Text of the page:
The coiled-coil domain is sufficient to mediate GOLPH2 dimerization
To investigate the nature of GOLPH2 dimerization, purified GOLPH2-Δ(1–55) and its cysteine mutants were analyzed by native-PAGE. As shown in Figure 8A, the mutated GOLPH2-Δ(1–55) had the same migration pattern as the wild-type form, even after the proteins were denatured by boiling in SDS and 2-mercaptoethanol. This finding indicated that disulfide bonds were not necessary in the dimerization of GOLPH2.
A, The purified-wild type GOLPH2 (Line 1), single mutants C159A (Line 2), C170A (Line 3), and double mutants C159A–C170A (Line 4) were analyzed by native-PAGE. Samples were loaded directly on the gel or boiled with additional 2% SDS and 140 mM 2-mercaptoethanol. The BSA monomer, dimer, and tetramer forms were used as markers. B, The plasmids encoding GOLPH2-Δ(IV–V) (amino acids 1–205), GOLPH2–Δ(I–II–IV–V) (amino acids 56–205), and GOLPH2–Δ(I–II–III) (amino acids 206–401) were co-transfected with pCR3.1-GOLPH2-FL and expressed in HeLa cells (input). Cell lysates were captured with anti-FLAG antibody, and precipitated by Protein G Plus/Protein A agarose. The immunoprecipitates were analyzed by immunoblotting with GOLPH2 antibody. C. The coiled-coil domain of GOLPH2 was subdivided into two parts: III-A (amino acids 56–152) and III-B (amino acids 153–205). Each fragment of GOLPH2 was cloned into pGBKT7 and pGADT7. A six-glycine linker was inserted between them and the GAL4 DNA binding (or activation) domain.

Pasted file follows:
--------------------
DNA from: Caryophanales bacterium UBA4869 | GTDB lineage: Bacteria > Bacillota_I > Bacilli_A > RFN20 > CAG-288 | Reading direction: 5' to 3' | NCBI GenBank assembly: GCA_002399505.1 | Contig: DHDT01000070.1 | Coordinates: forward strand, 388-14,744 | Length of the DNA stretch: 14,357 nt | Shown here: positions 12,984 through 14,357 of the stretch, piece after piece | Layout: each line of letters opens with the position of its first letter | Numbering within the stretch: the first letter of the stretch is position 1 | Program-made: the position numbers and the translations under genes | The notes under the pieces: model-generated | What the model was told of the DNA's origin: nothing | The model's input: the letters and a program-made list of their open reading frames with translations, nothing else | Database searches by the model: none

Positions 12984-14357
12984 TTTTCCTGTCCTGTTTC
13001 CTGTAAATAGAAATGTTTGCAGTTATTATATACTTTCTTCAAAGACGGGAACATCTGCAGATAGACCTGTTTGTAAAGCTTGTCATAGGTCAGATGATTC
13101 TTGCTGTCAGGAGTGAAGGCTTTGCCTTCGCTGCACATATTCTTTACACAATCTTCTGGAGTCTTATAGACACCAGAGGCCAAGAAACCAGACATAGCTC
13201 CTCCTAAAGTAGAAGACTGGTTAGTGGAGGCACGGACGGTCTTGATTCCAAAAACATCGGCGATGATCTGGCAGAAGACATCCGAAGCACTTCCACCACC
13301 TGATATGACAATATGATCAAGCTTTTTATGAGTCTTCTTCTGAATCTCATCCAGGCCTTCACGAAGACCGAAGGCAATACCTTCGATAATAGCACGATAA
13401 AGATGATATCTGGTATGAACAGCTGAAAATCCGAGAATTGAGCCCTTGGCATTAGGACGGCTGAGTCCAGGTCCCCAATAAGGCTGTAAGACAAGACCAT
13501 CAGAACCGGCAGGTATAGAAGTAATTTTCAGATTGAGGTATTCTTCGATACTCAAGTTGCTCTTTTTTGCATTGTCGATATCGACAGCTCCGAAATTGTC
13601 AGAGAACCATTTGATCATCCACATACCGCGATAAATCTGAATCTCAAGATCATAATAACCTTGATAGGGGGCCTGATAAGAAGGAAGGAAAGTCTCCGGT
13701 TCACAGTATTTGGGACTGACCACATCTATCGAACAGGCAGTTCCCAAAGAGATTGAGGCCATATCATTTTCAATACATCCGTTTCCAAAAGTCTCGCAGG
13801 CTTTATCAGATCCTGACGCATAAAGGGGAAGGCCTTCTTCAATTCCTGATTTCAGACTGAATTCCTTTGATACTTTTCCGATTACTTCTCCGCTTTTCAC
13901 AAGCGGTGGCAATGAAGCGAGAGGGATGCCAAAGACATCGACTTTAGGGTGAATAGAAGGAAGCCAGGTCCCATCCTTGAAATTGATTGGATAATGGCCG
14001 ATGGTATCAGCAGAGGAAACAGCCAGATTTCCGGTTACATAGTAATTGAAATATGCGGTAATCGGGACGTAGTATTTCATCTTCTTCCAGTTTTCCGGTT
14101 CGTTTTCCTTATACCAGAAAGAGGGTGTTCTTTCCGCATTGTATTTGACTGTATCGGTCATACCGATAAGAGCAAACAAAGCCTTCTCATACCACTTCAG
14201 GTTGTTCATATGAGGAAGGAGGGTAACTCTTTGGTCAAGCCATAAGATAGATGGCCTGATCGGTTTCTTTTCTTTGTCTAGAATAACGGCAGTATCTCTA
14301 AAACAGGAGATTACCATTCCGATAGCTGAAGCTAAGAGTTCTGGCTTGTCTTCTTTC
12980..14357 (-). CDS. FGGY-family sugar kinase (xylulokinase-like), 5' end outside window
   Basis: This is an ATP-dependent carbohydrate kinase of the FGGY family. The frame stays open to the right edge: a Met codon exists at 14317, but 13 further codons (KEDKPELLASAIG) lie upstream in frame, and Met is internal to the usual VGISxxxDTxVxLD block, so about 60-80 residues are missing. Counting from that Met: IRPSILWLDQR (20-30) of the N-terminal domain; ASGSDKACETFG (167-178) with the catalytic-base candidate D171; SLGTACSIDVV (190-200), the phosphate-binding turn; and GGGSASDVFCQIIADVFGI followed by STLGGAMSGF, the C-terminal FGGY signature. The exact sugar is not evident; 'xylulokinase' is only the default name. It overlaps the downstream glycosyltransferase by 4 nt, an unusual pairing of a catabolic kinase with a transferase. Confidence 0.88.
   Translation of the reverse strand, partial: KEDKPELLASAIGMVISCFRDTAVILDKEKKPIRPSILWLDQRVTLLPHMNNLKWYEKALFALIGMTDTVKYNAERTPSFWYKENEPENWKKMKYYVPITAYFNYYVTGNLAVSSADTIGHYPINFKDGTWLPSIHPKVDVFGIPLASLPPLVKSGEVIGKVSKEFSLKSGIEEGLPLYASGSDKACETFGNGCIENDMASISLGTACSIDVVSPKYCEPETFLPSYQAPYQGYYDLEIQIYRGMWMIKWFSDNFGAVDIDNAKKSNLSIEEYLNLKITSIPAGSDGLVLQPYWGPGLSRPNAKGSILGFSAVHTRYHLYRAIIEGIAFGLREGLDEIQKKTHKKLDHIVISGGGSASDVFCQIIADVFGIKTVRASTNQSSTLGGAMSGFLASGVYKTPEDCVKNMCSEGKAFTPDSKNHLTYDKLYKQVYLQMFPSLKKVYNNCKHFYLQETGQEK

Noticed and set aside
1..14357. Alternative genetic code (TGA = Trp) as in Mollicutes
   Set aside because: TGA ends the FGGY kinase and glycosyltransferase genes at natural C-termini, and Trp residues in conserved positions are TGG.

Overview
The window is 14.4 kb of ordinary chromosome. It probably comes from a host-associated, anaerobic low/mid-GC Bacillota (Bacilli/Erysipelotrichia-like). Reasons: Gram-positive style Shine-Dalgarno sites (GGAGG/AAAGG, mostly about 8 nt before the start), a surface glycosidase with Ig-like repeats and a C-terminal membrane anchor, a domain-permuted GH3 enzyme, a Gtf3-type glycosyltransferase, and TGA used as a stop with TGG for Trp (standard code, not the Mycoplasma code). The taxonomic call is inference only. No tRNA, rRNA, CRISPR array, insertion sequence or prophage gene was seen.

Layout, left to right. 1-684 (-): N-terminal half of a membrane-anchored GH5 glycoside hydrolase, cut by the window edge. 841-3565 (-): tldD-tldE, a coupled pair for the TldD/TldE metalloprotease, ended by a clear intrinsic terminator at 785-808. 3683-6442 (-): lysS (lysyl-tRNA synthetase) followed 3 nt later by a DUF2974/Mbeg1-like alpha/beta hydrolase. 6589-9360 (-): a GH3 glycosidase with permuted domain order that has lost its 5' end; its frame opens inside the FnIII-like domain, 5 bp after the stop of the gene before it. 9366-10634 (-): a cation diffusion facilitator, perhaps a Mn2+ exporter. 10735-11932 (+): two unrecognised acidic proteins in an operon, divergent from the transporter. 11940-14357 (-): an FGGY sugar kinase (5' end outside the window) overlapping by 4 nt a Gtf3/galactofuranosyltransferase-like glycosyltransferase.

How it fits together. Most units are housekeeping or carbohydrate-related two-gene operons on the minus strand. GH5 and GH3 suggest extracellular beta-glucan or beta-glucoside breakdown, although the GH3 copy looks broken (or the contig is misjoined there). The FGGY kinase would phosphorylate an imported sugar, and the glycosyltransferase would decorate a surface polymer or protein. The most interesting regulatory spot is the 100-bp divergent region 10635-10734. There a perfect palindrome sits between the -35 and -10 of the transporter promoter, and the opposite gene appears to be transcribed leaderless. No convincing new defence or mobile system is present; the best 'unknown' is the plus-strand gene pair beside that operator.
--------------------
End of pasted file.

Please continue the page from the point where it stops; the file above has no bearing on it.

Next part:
To identify the structural determinant for the dimerization of GOLPH2, GOLPH2-Δ(IV–V) (amino acids 1–205), GOLPH2-Δ(I–II–IV–V) (amino acids 56–205), and GOLPH2-Δ(I–II–III) (amino acids 206–401) were co-transfected in HeLa cells with full length GOLPH2 (without FLAG tag) respectively. Co-immunoprecipitation assay using an anti-FLAG antibody followed. GOLPH2 co-precipitated with GOLPH2-Δ(IV–V) and GOLPH2-Δ(I–II–IV–V), but neither reaction was observed with GOLPH2-Δ(I–II–III) nor control plasmid pCR3.1-FLAG (Figure 8A). These results indicated that the coiled-coil domain (region III) is responsible for GOLPH2 dimerization.